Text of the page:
Drone research meets traditional knowledge

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Drone research meets traditional knowledge

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Danielle Rietberg, Roger Kitson, Mikayla Cover, Matthew Brown, Renee Currenti and Dr Tristan Pearce

6 July 2017

A USC researcher has been flying drones over a major river in Fiji as part of an innovative project that is combining conventional science with traditional ecological knowledge.

Science Honours student Mikayla Cover, 20, along with fellow members of USC’s Sustainability Research Centre, recently spent a month on the Fijian island of Viti Levu, interviewing dozens of villagers and conducting drone mapping in an area earmarked for potential mining activity.

Her work to measure the physical, social and cultural significance of the Sigatoka River will make this one of the most comprehensive social value mapping projects ever carried out in the Pacific Islands.

Mikayla, a Redcliffe resident, said the face-to-face interviews she conducted with Indigenous Fijians from six villages had highlighted how important the river was as a food source and as a spiritual site.

“Environmental assessments for mining projects tend to focus on physical factors, like the vegetation or water chemistry,” she said. “We wanted to put a human face on this area, as well as using drones to produce a high-resolution physical map that can be used by locals.

“The opportunity to do international research like this was incredible. It’s one thing to measure something biophysically, but quite another to sit down with people and understand their lives and livelihoods.”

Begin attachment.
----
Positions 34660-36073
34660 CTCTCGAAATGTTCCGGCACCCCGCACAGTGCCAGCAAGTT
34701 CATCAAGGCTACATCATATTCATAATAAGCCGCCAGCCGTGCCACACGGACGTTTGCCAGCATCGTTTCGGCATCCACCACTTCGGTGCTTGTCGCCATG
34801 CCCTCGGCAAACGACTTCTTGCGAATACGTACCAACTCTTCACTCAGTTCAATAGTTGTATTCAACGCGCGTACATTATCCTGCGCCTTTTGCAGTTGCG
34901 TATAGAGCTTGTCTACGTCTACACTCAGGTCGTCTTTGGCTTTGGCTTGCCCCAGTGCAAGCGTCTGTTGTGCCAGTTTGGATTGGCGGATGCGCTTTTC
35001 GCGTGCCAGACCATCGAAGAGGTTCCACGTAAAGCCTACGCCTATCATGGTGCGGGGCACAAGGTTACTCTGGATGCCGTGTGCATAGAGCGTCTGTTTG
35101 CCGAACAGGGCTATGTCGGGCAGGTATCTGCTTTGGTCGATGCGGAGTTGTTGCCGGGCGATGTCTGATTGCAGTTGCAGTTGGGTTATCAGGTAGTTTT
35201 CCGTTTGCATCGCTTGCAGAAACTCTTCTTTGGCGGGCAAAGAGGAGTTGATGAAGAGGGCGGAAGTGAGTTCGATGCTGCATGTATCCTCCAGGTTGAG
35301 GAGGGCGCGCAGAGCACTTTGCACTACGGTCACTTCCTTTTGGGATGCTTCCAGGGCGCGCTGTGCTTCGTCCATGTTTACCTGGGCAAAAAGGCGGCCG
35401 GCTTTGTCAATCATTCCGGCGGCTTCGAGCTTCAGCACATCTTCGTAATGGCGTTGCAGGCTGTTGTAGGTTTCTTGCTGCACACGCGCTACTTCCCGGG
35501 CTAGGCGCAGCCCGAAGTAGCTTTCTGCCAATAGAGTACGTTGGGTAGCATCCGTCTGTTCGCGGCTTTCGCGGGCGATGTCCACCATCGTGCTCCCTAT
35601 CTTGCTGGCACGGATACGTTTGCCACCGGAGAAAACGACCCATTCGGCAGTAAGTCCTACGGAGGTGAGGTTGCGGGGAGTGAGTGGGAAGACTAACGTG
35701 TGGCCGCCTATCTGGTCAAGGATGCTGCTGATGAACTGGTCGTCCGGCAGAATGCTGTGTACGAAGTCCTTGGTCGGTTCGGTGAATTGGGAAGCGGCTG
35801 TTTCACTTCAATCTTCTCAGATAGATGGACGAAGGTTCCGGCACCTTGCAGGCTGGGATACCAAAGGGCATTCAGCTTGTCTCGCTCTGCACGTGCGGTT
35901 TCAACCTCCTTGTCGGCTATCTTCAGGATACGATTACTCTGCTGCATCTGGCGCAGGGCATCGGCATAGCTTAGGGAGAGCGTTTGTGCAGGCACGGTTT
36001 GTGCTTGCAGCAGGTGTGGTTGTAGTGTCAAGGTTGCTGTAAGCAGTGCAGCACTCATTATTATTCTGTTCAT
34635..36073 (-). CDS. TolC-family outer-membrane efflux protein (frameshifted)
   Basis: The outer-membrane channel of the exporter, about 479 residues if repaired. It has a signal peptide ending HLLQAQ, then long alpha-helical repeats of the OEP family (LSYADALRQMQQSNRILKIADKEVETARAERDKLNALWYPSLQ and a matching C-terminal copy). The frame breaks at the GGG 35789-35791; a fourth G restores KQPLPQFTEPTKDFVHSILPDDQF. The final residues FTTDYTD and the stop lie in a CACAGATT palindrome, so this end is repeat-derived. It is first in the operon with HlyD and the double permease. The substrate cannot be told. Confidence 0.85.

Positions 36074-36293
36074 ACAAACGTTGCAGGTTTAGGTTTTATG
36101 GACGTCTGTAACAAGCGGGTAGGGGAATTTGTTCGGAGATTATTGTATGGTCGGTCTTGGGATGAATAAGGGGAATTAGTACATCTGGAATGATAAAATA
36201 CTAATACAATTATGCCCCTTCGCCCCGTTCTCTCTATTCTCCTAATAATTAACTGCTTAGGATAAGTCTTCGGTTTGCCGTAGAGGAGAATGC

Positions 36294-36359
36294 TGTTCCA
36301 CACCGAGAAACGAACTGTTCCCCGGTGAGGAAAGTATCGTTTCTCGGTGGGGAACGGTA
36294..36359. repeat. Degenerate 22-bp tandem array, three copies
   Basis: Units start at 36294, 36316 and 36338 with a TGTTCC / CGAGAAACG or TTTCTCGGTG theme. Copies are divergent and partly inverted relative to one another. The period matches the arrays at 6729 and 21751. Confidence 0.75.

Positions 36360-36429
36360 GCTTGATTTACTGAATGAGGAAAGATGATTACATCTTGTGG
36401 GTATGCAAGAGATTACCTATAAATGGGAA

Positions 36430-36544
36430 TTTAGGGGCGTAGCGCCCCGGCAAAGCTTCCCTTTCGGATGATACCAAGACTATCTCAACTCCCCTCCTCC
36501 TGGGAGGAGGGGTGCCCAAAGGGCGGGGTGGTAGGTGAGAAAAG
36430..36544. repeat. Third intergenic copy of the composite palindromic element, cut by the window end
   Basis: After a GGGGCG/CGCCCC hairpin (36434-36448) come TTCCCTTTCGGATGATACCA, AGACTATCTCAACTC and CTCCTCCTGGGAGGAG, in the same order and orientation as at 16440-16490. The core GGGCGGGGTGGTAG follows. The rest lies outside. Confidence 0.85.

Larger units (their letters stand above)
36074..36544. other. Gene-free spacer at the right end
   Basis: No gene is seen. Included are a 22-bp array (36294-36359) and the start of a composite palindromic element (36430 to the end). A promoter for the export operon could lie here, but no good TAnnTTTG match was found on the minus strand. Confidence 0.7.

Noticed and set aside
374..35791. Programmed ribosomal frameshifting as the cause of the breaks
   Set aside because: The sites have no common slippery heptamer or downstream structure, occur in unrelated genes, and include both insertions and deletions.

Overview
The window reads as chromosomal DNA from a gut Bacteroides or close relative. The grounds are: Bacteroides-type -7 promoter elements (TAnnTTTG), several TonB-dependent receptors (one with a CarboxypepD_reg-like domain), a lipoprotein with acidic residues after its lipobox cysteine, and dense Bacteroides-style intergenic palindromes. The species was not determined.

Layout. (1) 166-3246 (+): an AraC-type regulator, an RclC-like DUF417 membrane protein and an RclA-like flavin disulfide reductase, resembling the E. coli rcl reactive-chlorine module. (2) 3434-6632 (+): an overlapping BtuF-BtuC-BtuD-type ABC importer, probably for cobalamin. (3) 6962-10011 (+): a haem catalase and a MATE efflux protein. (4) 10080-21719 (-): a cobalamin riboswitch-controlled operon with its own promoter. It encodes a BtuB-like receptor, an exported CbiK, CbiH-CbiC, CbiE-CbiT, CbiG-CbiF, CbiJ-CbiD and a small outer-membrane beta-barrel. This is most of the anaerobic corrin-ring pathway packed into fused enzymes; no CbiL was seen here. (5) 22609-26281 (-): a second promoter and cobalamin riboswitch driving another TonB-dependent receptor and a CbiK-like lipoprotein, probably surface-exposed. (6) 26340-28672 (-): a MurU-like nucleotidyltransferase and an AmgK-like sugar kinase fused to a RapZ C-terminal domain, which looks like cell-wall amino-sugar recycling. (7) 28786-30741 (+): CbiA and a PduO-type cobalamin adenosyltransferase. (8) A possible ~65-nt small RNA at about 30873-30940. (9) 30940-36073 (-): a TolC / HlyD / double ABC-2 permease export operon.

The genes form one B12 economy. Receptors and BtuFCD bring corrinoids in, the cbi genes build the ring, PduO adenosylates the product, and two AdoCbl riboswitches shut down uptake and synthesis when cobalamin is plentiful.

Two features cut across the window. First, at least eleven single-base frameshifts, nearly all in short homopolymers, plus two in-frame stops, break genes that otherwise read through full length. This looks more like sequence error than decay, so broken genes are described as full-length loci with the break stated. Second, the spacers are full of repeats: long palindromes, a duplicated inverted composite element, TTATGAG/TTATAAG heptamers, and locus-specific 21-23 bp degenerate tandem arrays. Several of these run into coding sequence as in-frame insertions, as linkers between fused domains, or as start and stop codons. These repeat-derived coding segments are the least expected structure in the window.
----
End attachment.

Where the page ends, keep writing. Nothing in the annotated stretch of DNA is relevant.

Mikayla’s research is being supervised by USC Lecturer in Physical Geography Dr Javier Leon and Research Fellow Dr Tristan Pearce, who are combining their human and biophysical expertise to generate a holistic understanding of ecosystem change.

Dr Leon said the work had built on a similar study that was conducted last year with traditional owners of areas along the Maroochy River on the Sunshine Coast.

“Another Honours student, Matthew Brown, used satellite imagery and drone surveys to map mangrove decline, as well as engaging in participatory mapping with the Gubbi Gubbi people to find out what sites were important to them,” he said.

“We found there were sites along the Maroochy River that had huge cultural importance to the traditional owners – which is something you can’t see on a satellite image.

“Mikayla’s project in Fiji is taking a similar approach, and it could have a real impact on how environmental impact assessments are conducted in that country in the future.”

The research was conducted with the cooperation of with Lui Manuel and Tulei Ikurisaru from the Provincial Council.

— Gen Kennedy

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